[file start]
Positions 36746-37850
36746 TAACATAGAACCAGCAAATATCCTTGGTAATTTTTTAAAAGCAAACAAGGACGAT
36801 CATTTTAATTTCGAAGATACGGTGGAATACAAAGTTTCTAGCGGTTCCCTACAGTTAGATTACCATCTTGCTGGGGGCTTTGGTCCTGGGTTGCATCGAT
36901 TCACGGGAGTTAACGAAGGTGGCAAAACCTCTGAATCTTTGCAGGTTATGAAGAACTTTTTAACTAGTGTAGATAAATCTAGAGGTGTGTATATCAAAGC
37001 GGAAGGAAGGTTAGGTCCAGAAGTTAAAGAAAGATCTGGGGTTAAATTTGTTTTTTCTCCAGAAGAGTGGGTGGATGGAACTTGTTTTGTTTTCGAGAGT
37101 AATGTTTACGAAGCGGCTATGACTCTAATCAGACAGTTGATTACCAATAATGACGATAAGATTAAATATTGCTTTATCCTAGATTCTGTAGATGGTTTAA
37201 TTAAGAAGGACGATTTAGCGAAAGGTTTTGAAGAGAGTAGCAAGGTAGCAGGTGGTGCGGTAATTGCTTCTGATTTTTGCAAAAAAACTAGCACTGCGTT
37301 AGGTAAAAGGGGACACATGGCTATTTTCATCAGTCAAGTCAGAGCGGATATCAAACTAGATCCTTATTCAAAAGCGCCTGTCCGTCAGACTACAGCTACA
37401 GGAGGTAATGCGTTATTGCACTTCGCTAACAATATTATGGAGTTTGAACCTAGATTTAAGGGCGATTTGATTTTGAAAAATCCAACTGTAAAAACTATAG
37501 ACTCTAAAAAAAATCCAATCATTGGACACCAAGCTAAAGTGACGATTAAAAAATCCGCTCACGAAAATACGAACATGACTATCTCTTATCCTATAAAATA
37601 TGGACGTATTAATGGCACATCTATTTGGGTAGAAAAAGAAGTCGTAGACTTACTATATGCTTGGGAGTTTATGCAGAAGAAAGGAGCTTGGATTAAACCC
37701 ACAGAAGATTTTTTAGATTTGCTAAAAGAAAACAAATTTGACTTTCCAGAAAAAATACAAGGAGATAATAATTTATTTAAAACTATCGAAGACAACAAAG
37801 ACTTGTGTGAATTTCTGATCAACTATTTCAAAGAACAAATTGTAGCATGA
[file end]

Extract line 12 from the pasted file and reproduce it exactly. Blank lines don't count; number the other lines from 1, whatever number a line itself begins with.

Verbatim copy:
37701 ACAGAAGATTTTTTAGATTTGCTAAAAGAAAACAAATTTGACTTTCCAGAAAAAATACAAGGAGATAATAATTTATTTAAAACTATCGAAGACAACAAAG